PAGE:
Don’t let them out each and every time they whine

Dogs can bark or whine when they’re bored as well as when they’re distressed! Keeping them stimulated while they’re in their crate is key to them not developing bad habits. If you let them out every time they make a noise, they’ll start to realise this – this means they’ll repeat their behaviour and continue to misbehave. There are many tried and tested ways of reducing how much a dog barks. Rewarding them for good behaviour, giving them a treat when they’re quiet and still is a way of positively reinforcing their behaviour. However, giving in to their barking and giving them what they want will negatively reinforce barking, as if it’s good behaviour.

Exercise and feed them before leaving them in their crate

Once you’ve got them used to spending a longer amount of time alone in their crate, you’ll be able to leave them there while you go out. To make sure they’re completely relaxed and content, try to walk them beforehand and feed them a small meal or snack. It’s also crucial that you take them outside to use the toilet before to avoid them have an accident in their new den!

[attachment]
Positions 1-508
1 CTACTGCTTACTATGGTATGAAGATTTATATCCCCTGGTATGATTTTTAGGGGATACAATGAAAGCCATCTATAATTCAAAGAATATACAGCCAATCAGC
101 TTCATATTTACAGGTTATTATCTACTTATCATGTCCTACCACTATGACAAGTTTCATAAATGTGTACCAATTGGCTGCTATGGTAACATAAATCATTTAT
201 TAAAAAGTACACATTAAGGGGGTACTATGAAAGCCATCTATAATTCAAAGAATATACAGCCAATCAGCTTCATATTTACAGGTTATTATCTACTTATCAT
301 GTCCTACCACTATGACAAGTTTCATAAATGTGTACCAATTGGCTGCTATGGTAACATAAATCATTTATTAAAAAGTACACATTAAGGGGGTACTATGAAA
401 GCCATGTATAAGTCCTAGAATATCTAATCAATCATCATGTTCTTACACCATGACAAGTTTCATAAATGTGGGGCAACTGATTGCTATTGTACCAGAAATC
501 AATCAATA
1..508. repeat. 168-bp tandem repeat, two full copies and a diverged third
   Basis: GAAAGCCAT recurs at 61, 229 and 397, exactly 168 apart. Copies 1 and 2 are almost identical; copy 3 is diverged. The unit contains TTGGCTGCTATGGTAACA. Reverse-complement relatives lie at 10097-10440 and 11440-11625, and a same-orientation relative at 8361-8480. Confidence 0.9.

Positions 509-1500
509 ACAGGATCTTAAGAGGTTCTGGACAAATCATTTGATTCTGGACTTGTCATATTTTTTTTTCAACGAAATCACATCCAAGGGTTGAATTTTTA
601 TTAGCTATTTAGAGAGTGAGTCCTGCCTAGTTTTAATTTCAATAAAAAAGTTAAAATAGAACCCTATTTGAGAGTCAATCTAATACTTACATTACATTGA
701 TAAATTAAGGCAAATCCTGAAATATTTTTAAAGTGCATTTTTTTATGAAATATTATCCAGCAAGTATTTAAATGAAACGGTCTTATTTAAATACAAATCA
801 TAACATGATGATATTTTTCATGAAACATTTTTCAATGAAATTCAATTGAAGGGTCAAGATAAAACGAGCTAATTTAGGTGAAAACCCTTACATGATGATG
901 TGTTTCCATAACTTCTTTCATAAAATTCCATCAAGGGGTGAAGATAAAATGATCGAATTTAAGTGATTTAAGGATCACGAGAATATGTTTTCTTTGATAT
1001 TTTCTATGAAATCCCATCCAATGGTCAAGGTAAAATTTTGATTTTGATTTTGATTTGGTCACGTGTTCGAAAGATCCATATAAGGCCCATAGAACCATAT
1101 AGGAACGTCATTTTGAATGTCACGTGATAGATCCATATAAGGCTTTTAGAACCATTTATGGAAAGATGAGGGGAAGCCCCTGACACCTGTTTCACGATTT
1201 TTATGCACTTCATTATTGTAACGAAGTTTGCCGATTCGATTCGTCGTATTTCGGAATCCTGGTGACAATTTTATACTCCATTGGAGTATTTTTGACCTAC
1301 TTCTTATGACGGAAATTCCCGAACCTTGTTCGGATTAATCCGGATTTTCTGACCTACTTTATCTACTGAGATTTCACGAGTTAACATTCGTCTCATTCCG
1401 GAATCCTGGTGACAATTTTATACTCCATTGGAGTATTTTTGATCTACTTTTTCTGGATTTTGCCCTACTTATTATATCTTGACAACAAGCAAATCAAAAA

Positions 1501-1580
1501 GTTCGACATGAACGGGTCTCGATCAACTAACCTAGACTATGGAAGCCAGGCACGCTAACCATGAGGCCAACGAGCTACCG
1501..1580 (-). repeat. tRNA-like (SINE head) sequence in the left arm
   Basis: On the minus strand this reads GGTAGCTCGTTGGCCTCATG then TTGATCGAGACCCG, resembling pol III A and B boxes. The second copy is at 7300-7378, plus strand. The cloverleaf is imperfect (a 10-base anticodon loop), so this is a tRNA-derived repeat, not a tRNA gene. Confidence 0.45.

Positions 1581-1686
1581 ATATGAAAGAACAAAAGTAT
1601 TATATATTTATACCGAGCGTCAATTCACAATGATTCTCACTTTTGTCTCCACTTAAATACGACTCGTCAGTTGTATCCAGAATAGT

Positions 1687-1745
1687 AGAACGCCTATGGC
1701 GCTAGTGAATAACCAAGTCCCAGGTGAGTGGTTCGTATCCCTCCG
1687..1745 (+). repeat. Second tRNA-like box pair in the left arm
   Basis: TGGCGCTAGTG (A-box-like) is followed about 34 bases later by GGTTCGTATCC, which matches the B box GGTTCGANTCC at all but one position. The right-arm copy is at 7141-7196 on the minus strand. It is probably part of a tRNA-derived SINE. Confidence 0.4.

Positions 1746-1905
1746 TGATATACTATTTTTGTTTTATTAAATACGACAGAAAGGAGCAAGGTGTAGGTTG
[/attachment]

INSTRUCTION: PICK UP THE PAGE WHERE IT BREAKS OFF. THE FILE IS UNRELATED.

Never lock the crate for too long

You don’t want your dog to think of their crate as a prison which is why you should only ever leave them in there for a couple of hours at a time. Never shut them in their crate for a whole day as they’ll start to view it negatively. It’s best to never leave a puppy on their own for more than a few hours anyway as they have weaker bladders than adult dogs and will likely need to use the toilet more often.

Its recommended that a dog is never kept in their crate for more than three hours at a time. However, such a long staying period won’t be possible right away. For your pet to become accustom to their crate, it’s important to build up their trust and familiarity with the crate. When a god is being introduced to a crate, gradually increase the duration of their stays over time – start with 5 minutes, then 10, 20 and so on. Always avoid shutting away your dog for long periods of time.